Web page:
Djibouti + 11 more

WFP: Cash roll-out to help hunger hot spots

ROME - As nearly one billion poor people worldwide struggle to survive the unrelenting global high food and fuel price crisis, the United Nations World Food Programme (WFP) announced today the roll-out of a US$214 million package directed at 16 hunger hotspots.

"With hunger on the rise, we are doing our best to stream incoming contributions to the people most in need in Africa, Asia and the Caribbean," said WFP Executive Director, Josette Sheeran. "It is essential to launch a bold new set of responses to stem a full-blown hunger and nutritional crisis."

The $214 million will provide critical assistance by:

- providing life-saving food rations to highly vulnerable groups;

- continuing to feed school-aged children even while school is out;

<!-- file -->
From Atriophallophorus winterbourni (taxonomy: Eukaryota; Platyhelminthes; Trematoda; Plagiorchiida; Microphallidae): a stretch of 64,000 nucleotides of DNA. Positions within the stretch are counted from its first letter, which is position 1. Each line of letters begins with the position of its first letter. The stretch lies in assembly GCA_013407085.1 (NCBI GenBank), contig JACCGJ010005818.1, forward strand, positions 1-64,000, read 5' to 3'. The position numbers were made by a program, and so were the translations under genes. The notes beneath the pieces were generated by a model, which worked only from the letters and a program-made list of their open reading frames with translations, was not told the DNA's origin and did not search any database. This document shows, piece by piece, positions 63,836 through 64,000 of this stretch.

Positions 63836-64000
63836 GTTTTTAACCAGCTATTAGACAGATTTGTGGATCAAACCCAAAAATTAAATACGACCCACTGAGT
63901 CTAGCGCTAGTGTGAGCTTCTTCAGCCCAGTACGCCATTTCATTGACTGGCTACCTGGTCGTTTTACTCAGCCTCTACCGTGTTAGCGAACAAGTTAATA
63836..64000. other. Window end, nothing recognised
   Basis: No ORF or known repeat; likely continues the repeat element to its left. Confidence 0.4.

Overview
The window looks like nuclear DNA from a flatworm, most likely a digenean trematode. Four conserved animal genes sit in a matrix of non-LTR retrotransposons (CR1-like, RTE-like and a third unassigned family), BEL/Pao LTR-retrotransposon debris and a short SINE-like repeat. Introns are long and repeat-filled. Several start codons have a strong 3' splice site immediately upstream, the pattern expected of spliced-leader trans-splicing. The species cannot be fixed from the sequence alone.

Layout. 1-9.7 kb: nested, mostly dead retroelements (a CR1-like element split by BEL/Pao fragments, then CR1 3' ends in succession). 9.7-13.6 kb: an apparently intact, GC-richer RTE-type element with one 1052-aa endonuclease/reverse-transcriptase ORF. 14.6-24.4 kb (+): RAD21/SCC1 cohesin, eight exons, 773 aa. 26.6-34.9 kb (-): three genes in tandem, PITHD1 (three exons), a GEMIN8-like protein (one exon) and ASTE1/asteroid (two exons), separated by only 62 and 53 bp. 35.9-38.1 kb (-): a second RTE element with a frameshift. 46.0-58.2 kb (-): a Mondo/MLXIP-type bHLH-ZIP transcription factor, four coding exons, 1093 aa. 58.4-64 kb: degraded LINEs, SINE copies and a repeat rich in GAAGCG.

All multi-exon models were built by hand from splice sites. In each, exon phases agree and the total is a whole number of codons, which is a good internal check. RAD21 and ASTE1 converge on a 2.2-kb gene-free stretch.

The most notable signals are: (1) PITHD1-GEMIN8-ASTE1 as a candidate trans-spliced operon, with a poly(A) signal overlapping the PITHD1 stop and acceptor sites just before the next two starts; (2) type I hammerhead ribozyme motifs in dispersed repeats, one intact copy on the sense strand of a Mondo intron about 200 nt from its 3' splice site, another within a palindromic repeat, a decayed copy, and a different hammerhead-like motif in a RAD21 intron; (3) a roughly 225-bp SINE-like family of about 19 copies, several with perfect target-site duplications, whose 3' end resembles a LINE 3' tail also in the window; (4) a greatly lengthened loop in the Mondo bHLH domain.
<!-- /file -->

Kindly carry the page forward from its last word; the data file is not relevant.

- giving supplemental food to pregnant women and young children whose mental and physical development is at stake;

- expanding food assistance to urban areas hardest hit by high food prices, including through cash and vouchers;

- supporting small farmers and markets in countries where WFP will purchase food assistance locally -- creating a win-win solution.

The increased cost of food has had a direct impact on WFP, the world's largest humanitarian agency. Operational costs have ballooned, and the organization's base budget - the funding required to reach 90 million people worldwide in 2008 - has risen from $3.1 billion to nearly $6 billion. So far, the voluntarily-funded agency has raised about half of its budget for this year.

Sheeran noted that impoverished families that already spend more than 60 per cent of their income on food are eating less, buying less nutritious foods, cutting out education and healthcare, and taking on more debt.